وابستگی زنجیره ای غیرخطی و کارآیی ضعیف بازارهای سهام آسیا در حال ظهور
|کد مقاله||سال انتشار||مقاله انگلیسی||ترجمه فارسی||تعداد کلمات|
|16081||2008||18 صفحه PDF||سفارش دهید||محاسبه نشده|
Publisher : Elsevier - Science Direct (الزویر - ساینس دایرکت)
Journal : Journal of International Financial Markets, Institutions and Money, Volume 18, Issue 5, December 2008, Pages 527–544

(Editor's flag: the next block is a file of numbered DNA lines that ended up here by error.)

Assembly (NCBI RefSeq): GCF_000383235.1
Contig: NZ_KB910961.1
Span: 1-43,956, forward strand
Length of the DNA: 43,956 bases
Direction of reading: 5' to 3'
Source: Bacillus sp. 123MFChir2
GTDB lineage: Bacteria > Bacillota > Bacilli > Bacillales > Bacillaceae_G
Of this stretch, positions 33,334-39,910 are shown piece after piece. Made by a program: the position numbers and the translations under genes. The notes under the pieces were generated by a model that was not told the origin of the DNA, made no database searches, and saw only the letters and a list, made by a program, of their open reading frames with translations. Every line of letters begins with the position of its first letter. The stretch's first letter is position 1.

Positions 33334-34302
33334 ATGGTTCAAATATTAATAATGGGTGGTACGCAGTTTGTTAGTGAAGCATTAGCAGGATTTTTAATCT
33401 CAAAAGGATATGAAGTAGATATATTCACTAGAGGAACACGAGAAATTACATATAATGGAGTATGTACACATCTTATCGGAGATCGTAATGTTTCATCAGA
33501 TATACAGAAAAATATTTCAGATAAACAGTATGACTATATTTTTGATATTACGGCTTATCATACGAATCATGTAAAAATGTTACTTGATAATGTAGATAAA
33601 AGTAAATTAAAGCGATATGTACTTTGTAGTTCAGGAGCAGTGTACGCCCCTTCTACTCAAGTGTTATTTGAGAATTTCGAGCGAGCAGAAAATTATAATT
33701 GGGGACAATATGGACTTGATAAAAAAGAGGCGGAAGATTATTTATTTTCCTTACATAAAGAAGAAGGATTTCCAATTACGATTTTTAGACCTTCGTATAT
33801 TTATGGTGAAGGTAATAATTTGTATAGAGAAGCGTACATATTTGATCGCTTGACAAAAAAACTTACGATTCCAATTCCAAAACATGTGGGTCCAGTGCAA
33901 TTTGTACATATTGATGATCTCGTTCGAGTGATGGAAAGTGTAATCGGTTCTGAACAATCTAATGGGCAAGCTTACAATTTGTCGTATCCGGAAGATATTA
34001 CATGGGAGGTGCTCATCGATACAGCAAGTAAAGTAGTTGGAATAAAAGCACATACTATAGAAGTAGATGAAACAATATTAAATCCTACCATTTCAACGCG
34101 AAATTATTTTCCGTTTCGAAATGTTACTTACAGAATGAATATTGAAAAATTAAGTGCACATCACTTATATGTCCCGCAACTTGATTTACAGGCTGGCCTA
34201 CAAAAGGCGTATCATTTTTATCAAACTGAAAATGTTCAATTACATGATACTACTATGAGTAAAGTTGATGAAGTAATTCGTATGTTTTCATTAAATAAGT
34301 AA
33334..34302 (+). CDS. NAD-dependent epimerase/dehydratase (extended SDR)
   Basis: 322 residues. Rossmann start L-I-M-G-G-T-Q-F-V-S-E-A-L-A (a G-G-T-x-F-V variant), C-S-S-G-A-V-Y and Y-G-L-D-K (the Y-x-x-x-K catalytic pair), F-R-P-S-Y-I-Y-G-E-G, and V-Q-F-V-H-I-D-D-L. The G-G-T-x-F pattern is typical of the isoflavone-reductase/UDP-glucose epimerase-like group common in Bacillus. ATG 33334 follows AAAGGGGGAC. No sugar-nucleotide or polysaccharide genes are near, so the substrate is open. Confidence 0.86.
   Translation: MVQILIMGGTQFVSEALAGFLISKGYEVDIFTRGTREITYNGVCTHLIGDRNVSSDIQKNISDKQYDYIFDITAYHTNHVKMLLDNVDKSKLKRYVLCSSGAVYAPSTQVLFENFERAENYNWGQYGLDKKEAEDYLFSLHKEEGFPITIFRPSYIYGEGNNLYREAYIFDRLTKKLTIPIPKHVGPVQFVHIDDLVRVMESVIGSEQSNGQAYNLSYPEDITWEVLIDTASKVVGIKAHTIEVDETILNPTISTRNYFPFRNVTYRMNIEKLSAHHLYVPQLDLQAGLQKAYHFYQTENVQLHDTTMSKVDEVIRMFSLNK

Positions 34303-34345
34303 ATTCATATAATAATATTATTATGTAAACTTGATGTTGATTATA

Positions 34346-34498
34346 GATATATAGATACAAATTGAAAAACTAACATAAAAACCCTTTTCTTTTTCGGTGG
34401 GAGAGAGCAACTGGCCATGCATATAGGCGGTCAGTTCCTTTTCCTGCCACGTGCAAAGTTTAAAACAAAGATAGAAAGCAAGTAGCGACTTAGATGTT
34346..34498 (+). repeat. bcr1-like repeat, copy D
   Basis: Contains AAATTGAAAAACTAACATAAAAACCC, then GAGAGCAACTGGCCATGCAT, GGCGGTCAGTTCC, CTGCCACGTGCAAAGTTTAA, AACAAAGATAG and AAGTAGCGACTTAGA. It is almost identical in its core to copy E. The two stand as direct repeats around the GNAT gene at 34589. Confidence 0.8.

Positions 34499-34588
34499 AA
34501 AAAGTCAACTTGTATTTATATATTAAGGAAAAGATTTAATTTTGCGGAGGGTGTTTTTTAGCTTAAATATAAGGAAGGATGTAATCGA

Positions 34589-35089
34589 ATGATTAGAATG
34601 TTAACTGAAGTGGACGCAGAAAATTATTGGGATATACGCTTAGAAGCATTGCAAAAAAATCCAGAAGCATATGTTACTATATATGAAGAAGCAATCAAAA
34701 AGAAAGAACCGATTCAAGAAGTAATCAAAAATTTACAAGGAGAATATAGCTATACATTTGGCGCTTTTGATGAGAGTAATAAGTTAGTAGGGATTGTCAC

The objective of this paper is to re-examine the weak-form efficiency of 10 Asian emerging stock markets. Using a battery of nonlinearity tests, the statistical results reveal that all the returns series still contain predictable nonlinearities even after removing linear serial correlation from the data. The next stage of sub-sample analysis using the Hinich [Hinich, M., 1996. Testing for dependence in the input to a linear time series model. Journal of Nonparametric Statistics 6, 205–221] bicorrelation test shows that the 10 Asian series follow a pure noise process for long periods of time, only to be interspersed with brief periods of strong nonlinear dependence. The exploratory investigation found that the cross-country differences in nonlinear departure from market efficiency can be explained by market size and trading activity, while the transient burst of nonlinear periods in each individual market can be attributed largely to the occurrence of economic and political events.